Commentary on the Comma Johanneum

1 John 5:7: “For there are three that bear record in heaven, the Father, the Word, and the Holy Ghost: and these three are one.”

This text (the Comma Johanneum) in no way demonstrates that the three persons are one individual or numeric essence. Nothing in the text even hints at anything remotely of that nature. Rather, the text is speaking about a unity of concord (agreement). It is a unity of accord, not a unity of metaphysical essence being referred to in this text. Even the most staunch trinitarians, such as John Calvin admit this in their commentary on the text:

John Calvin: When he says, “These three are one,” he refers not to essence, but on the contrary to consent; as though he had said that the Father and his eternal Word and Spirit harmoniously testify the same thing respecting Christ. Hence some copies have εἰς ἓν, “for one.” But though you read ἓν εἰσιν, as in other copies, yet there is no doubt but that the Father, the Word and the Spirit are said to be one, in the same sense in which afterwards the blood and the water and the Spirit are said to agree in one.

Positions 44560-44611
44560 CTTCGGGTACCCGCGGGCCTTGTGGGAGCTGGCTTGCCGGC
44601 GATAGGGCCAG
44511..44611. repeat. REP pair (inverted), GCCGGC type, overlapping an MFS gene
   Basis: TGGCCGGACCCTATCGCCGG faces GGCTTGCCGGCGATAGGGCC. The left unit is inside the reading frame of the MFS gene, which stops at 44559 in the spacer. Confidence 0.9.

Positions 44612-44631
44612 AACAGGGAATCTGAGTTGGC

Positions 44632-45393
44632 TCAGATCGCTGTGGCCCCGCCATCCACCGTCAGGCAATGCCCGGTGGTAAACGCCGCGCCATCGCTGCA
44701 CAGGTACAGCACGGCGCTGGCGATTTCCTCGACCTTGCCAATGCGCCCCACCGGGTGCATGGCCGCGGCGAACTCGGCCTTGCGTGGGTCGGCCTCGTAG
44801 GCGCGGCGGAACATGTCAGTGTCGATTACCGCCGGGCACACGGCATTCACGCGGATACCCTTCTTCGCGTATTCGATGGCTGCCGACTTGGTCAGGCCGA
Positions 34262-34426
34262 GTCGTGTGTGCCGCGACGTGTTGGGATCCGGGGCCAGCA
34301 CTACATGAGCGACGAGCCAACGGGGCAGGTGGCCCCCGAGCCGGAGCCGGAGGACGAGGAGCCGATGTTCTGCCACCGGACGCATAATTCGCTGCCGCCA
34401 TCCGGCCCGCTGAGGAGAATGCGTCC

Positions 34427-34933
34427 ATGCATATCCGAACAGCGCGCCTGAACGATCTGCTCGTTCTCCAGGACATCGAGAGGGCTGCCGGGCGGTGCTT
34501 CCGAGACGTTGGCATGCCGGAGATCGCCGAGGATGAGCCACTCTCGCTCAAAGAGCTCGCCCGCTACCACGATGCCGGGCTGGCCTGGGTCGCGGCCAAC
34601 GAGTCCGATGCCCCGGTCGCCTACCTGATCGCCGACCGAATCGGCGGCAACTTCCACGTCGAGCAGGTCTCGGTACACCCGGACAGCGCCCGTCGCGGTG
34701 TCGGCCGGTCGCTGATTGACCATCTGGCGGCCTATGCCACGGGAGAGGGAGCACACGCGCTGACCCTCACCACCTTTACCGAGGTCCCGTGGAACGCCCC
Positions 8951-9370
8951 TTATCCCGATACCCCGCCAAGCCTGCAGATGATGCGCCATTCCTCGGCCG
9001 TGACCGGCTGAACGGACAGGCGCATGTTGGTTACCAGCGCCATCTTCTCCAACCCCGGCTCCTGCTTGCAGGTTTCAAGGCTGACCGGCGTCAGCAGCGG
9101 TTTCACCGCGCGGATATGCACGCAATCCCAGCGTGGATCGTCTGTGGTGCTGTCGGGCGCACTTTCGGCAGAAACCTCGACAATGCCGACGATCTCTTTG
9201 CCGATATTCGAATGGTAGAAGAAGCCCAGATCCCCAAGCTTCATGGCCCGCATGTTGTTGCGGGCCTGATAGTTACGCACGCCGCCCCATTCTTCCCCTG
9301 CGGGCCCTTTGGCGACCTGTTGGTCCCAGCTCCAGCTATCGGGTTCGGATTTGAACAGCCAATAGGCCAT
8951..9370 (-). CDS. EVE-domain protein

Source: Calvin’s Commentary on the Bible

Samuel Clarke: Not one and the same person; but one and the same thing in effect; one and the same testimony. Though it ought not indeed to be concealed, that the whole passage here printed in a different character, since it has never yet been proved to be found in the text of any greek manuscript, before the invention of printing; nor in the text of any ancient version; nor was cited by any of the numerous writers in the whole Arian controversy; ought not to have much stress laid upon it in any question. And the sense of the Apostle is very complete without it, according to the following reading of all the greek MSS and ancient version: “Who is he that overcometh the world, but he that believeth that Jesus is the Son of God, This is he that came [that was declared and manifested to be the Son of God,] by water and blood, [by water, at his baptism, when there came a voice from heaven, saying, This is my beloved Son: and by blood, viz. by his death and resurrection:] – And it is the Spirit [the gifts of the Holy Ghost, and the power of miracles granted to the Apostles,] that bears witness; because the Spirit is truth. For there are three that bear record; the Spirit, the Water, and the Blood; and these three agree in one, [or, as some ancient writers read the text, these three are one, viz. one testimony, that Jesus is the Son of God.]

Source: The Scripture Doctrine of the Trinity